- Research article
- Open Access
Increased levels of prolactin receptor expression correlate with the early onset of lupus symptoms and increased numbers of transitional-1 B cells after prolactin treatment
© Ledesma-Soto et al; licensee BioMed Central Ltd. 2012
Received: 24 August 2011
Accepted: 9 March 2012
Published: 9 March 2012
Prolactin is secreted from the pituitary gland and other organs, as well as by cells such as lymphocytes. Prolactin has an immunostimulatory effect and is associated with autoimmune diseases that are characterised by abnormal B cell activation, such as systemic lupus erythematosus (SLE). Our aim was to determine if different splenic B cell subsets express the prolactin receptor and if the presence of prolactin influences these B cell subsets and correlates with development of lupus.
Using real-time PCR and flow cytometry, we found that different subsets of immature (transitional) and mature (follicular, marginal zone) B cells express different levels of the prolactin receptor and are differentially affected by hyperprolactinaemia. We found that transitional B cells express the prolactin receptor at higher levels compared to mature B cells in C57BL/6 mice and the lupus-prone MRL/lpr and MRL mouse strains. Transitional-1 (T1) B cells showed a higher level of prolactin receptor expression in both MRL/lpr and MRL mice compared to C57BL/6 mice. Hyperprolactinaemia was induced using metoclopramide, which resulted in the development of early symptoms of SLE. We found that T1 B cells are the main targets of prolactin and that prolactin augments the absolute number of T1 B cells, which reflects the finding that this B cell subpopulation expresses the highest level of the prolactin receptor.
We found that all B cell subsets express the prolactin receptor but that transitional B cells showed the highest prolactin receptor expression levels. Hyperprolactinaemia in mice susceptible to lupus accelerated the disease and increased the absolute numbers of T1 and T3 B cells but not of mature B cells, suggesting a primary effect of prolactin on the early stages of B cell maturation in the spleen and a role of prolactin in B cell differentiation, contributing to SLE onset.
Prolactin (PRL) is a lactogenic hormone that is mainly produced by the anterior pituitary gland. PRL has multiple functions that regulate reproduction, development and growth, osmosis, metabolism of carbohydrates and lipids and the immune system. Each of these functions requires expression of the PRL receptor in different extra-pituitary regions . In the immune system, interaction between hormones and receptors activates the transcription of genes involved in different cellular functions, such as proliferation, differentiation, and cytokine production [2–4]. PRL has been implicated as a modulator of both cellular and humoral immunity [1–4].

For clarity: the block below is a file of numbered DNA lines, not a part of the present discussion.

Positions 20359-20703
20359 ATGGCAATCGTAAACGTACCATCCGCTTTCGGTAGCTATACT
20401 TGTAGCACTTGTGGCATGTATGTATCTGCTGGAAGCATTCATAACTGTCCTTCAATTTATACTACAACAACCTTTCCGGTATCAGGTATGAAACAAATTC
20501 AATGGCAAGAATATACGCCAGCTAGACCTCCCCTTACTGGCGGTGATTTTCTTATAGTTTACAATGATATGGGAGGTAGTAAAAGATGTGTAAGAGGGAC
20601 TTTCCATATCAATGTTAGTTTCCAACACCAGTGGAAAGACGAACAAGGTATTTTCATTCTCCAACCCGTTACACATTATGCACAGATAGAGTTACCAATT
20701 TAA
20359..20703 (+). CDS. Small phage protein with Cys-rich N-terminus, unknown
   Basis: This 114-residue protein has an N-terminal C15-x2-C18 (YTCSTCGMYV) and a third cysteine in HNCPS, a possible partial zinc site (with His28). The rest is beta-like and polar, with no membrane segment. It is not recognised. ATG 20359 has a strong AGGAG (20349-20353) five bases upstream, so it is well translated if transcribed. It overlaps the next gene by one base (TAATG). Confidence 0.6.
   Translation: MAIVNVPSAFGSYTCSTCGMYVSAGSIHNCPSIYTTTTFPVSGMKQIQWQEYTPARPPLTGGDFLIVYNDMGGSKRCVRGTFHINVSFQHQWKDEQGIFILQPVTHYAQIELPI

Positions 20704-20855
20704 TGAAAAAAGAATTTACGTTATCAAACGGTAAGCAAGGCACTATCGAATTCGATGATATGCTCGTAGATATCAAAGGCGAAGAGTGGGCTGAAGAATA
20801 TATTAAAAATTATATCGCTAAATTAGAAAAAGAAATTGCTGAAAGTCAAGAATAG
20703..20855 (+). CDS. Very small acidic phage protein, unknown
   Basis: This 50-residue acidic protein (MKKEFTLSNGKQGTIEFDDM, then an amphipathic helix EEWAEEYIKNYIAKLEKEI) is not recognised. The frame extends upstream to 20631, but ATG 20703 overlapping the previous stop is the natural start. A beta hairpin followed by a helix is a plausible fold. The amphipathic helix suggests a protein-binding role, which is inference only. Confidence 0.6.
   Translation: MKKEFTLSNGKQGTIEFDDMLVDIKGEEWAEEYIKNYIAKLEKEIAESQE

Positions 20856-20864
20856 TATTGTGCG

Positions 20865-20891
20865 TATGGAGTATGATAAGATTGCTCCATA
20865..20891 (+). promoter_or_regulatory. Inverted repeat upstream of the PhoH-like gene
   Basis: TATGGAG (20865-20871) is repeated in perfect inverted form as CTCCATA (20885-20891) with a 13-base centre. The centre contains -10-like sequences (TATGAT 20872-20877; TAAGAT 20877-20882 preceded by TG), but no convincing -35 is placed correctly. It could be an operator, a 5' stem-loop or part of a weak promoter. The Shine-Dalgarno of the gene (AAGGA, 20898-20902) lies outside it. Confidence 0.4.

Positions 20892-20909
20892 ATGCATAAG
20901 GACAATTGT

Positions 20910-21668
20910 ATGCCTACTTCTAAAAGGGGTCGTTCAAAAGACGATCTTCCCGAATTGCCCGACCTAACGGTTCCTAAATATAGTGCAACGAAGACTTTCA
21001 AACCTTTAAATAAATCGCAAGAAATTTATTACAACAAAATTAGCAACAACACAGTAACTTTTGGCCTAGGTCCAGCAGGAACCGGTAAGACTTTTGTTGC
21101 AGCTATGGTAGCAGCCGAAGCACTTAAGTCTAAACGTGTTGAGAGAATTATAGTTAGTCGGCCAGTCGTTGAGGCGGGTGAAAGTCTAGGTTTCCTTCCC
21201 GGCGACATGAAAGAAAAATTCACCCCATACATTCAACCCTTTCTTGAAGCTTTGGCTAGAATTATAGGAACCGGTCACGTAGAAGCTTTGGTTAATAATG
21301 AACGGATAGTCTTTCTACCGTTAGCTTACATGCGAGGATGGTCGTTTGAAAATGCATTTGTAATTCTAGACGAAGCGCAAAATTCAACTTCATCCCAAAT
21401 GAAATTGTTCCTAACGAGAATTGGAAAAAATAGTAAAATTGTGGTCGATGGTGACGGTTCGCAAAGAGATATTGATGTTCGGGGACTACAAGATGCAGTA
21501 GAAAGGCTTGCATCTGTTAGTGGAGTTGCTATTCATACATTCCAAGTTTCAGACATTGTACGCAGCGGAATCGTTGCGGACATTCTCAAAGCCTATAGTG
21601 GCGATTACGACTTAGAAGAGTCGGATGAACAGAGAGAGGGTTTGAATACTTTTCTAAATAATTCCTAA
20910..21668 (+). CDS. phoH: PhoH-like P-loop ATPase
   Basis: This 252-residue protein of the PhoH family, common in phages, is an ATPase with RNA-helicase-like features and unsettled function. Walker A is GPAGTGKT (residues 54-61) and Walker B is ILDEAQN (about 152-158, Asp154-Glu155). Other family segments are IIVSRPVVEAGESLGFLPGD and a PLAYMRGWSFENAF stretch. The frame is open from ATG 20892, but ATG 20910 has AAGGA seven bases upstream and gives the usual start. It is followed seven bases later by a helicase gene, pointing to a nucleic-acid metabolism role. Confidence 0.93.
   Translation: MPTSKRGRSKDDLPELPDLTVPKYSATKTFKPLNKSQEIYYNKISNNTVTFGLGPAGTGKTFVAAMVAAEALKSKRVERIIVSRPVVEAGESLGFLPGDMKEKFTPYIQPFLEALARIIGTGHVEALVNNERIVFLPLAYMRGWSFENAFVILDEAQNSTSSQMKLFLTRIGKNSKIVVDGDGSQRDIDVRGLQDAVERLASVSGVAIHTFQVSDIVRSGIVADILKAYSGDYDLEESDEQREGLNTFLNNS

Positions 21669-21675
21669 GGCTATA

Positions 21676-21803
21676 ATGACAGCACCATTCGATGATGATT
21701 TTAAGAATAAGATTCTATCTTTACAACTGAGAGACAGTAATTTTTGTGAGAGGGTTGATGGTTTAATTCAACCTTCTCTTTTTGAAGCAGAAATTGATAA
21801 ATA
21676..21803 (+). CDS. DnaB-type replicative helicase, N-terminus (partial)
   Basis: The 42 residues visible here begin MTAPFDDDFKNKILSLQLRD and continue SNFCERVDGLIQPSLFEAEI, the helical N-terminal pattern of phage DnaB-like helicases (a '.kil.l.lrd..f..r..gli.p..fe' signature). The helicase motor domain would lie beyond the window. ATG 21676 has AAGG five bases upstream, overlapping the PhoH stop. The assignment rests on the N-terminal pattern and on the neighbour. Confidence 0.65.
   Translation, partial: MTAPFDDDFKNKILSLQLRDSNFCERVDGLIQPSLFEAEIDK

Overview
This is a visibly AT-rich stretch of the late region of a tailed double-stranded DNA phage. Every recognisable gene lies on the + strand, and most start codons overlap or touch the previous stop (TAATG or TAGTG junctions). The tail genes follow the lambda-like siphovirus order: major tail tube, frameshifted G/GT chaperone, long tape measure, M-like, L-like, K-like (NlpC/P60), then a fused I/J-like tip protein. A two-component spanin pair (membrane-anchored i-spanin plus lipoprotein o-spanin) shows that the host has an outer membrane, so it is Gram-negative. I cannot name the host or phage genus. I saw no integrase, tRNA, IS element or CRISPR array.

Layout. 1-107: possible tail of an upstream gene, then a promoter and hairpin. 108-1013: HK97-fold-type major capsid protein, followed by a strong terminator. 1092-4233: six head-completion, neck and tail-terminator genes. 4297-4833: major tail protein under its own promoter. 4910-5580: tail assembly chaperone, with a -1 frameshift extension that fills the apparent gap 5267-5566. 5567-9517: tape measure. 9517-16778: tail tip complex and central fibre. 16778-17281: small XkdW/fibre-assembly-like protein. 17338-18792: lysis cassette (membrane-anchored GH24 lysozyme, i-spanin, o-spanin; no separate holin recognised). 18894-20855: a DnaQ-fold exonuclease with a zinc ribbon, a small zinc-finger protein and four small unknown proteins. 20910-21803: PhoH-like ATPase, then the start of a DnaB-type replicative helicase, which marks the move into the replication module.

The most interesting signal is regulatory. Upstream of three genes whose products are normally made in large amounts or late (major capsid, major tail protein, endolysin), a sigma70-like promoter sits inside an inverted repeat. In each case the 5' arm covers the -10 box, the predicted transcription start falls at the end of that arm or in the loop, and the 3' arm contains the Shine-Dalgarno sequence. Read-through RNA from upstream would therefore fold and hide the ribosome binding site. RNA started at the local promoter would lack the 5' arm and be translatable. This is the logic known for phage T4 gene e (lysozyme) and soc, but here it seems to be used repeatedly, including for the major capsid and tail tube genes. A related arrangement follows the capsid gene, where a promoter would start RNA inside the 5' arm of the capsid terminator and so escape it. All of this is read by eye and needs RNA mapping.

Elevated serum levels of PRL have been reported in several autoimmune diseases, including multiple sclerosis  and systemic lupus erythematosus (SLE) [6–9], although this finding has not been reported for other diseases such as autoimmunity during chronic hepatitis C . Moreover, women with hyperprolactinaemia but without autoimmune disorders have been reported to have circulating autoantibodies .
SLE is an autoimmune rheumatic disease. Serum samples from SLE patients characteristically have very strong reactivity to a broad spectrum of nuclear components, including DNA, RNA, histones, RNP, Ro, and La. These antibodies form immune complexes that are deposited in the kidneys and may cause proteinuria and kidney failure. The presence of these autoantibodies indicates abnormalities in the activation and development of B cells [12, 13], and both B and T cells express the PRL receptor and produce and secrete PRL [1, 14–16]. SLE mainly affects women of the reproductive age at a ratio of 9:1 compared to men, and this gender bias has been attributed to the immunostimulatory properties of hormones. SLE symptoms tend to start or become exacerbated during pregnancy, when serum PRL levels are high. High serum concentrations of PRL correlate with SLE activity [6–8], and hyperprolactinaemic patients with antiphospholipid syndrome display significantly more serositis and peritonitis compared to healthy individuals. [9, 17]. These findings have also been observed in the murine NZB × NZW model of lupus after the induction of hyperprolactinaemia, in which the presence of PRL correlates with the early detection of immune complexes, proteinuria, and accelerated death .